“Audiences will always connect with universal themes explored through the eyes of real people,” says writer and filmmaker Tina Mabry. “That’s why it’s important that I make sure I remain honest to the humanity of the characters I create.”
Tina Mabry heads up the Los Angeles-based production company Morgan’s Mark. Mabry and creative/business partners Morgan Stiff and Lee V. Stiff have structured Morgan’s Mark as an independent production company and editing facility that “focuses on producing films that emphasize character, and an editing facility that focuses on quality over quantity.”
Recent films from Morgan’s Mark include Brooklyn’s Bridge to Jordan, Mississippi Damned, and Ant.
Stories of the Marginalized
“I set out,” says Mabry, “to tell stories that reflect the world that I know, a world that lives in the gray. Along with my business partners and creative producers, I have dedicated myself to telling stories of the marginalized. As a kid, even though I enjoyed all the films I watched, I rarely saw people like me on screen. This left a void that I have been determined to help fill ever since.
“I’m happy to be working in a time that I’m among other filmmakers who raise awareness on issues, spark debate, and still entertain their audience. I take on this challenge with each film I choose to make. When choosing whether to work on a film, I see if the film takes an original perspective I haven’t heard or ever thought about. I think this makes it easier to determine what stories need to be made at a particular time.”
Journeying Into Another Life
“I literally watched every film I physically touched as a kid,” says Mabry. “I’d have several stacks of VHS tapes alphabetically arranged in every genre. Drama. Comedy. Horror. It didn’t matter. I simply loved films because I got to go on a ninety-minute to two-hour journey into someone else’s life and/or experience. Genre didn’t matter. Character did.”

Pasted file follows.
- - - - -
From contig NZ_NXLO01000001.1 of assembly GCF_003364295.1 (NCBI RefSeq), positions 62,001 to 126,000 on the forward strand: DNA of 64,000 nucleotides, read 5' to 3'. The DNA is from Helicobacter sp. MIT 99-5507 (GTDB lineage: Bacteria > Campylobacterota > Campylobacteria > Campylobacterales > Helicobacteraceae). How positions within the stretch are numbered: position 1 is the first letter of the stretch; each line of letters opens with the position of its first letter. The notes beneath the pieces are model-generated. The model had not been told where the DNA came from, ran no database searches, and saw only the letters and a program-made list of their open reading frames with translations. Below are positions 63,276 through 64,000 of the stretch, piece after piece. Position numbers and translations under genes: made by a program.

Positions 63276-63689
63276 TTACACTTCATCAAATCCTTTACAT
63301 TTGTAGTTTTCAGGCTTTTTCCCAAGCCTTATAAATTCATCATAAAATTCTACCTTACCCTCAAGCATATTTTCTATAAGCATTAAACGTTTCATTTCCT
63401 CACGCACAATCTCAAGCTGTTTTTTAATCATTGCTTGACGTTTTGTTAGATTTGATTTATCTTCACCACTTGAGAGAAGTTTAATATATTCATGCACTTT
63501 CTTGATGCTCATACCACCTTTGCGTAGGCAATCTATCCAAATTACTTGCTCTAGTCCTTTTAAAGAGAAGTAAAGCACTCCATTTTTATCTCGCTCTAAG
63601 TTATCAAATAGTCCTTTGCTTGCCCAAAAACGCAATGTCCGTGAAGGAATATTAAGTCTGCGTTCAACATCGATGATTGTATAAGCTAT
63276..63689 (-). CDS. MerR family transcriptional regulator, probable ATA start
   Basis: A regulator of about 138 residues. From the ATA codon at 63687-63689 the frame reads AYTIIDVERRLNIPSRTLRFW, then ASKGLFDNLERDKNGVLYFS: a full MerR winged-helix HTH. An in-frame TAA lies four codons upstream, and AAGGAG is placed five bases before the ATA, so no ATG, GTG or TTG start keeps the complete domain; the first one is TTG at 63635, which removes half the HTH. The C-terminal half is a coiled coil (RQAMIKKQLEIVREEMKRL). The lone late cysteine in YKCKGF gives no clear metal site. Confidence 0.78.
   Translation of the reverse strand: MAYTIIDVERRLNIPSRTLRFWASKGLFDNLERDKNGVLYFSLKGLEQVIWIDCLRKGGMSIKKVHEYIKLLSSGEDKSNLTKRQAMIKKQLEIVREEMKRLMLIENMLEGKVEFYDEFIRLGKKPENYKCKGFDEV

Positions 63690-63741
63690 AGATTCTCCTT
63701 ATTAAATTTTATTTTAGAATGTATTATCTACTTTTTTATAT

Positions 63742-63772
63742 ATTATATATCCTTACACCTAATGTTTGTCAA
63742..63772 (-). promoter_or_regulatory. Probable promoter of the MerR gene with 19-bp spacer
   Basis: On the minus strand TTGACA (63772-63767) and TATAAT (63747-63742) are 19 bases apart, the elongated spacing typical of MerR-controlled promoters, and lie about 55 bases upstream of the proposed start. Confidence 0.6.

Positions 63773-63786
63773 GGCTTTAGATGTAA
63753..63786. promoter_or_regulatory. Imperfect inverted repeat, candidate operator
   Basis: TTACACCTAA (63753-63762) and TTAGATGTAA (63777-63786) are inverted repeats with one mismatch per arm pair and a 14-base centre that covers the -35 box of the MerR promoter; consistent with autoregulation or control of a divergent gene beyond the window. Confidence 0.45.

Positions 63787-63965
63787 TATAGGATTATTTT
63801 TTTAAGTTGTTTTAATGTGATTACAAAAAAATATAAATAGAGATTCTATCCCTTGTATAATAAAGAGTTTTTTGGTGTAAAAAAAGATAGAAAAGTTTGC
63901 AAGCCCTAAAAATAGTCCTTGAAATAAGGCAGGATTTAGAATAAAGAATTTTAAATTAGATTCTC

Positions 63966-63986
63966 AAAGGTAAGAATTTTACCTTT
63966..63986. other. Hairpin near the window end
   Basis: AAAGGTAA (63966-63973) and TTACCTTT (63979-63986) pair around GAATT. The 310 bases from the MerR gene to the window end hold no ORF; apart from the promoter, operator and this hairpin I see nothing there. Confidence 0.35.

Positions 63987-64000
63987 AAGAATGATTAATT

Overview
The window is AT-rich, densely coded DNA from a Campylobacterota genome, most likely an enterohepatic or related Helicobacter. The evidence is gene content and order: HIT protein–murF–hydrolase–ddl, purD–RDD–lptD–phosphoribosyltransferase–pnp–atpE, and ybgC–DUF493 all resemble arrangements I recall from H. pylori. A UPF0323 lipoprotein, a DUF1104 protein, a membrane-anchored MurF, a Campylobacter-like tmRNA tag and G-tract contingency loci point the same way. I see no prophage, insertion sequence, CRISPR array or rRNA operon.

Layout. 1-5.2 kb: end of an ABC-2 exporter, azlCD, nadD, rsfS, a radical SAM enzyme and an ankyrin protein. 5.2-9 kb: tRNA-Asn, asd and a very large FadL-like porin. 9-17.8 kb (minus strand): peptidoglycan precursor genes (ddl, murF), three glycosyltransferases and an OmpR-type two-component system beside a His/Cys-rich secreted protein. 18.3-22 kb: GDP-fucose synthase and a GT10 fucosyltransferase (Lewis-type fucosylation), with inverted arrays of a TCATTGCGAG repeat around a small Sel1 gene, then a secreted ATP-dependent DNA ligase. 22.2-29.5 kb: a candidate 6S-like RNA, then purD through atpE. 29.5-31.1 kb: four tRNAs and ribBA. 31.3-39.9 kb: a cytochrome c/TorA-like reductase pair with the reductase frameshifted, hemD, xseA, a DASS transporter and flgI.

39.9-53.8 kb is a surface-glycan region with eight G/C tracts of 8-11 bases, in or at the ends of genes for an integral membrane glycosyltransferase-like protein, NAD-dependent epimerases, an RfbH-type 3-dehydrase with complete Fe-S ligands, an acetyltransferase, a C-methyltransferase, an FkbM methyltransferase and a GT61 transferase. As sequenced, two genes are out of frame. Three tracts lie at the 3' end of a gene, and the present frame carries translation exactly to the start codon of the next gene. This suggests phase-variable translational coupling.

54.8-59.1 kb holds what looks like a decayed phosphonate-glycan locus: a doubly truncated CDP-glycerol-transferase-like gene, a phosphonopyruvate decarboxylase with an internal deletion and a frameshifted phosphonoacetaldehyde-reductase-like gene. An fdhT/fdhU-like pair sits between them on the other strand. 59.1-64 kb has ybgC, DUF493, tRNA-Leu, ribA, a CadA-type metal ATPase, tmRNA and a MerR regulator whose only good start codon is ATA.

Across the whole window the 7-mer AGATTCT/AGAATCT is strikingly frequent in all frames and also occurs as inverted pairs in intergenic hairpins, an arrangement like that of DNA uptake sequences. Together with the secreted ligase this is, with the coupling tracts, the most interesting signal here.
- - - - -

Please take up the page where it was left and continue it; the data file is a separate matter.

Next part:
In her first writing class Mabry discovered she had “a great ear for dialogue and a strong sense of story.” A key element of writing, for Mabry, involves the ability to observe details.
“When I was in graduate school at USC, I found that it was extremely difficult to get out exposition without writing a boring scene void of substance. At the end, scenes felt like a wasted opportunity of bullet pointed facts. At that point in my development as a writer, I wanted to find a solution to this problem. I set out to observe and be more aware of how I gleaned expositional information in my daily life. Given I was on a ‘higher education budget’, people-watching seemed like the most organic and fiscally responsible way to observe the intentions, idiosyncratic behaviors, and speech patterns of people. I could then use these observations when developing the characters in my various scripts.”
These Were Stories
“While people-watching for my scripts, I observed successful (and failed) first dates, stressed-out SC students, naïve young couples ending relationships before even beginning them. These were stories. At the time I kept a composition notebook, since buried in my garage after transcribing, where I kept a database of characters and ideas. I started developing stories and plots based off of imagining situations I’d like to see my characters confront.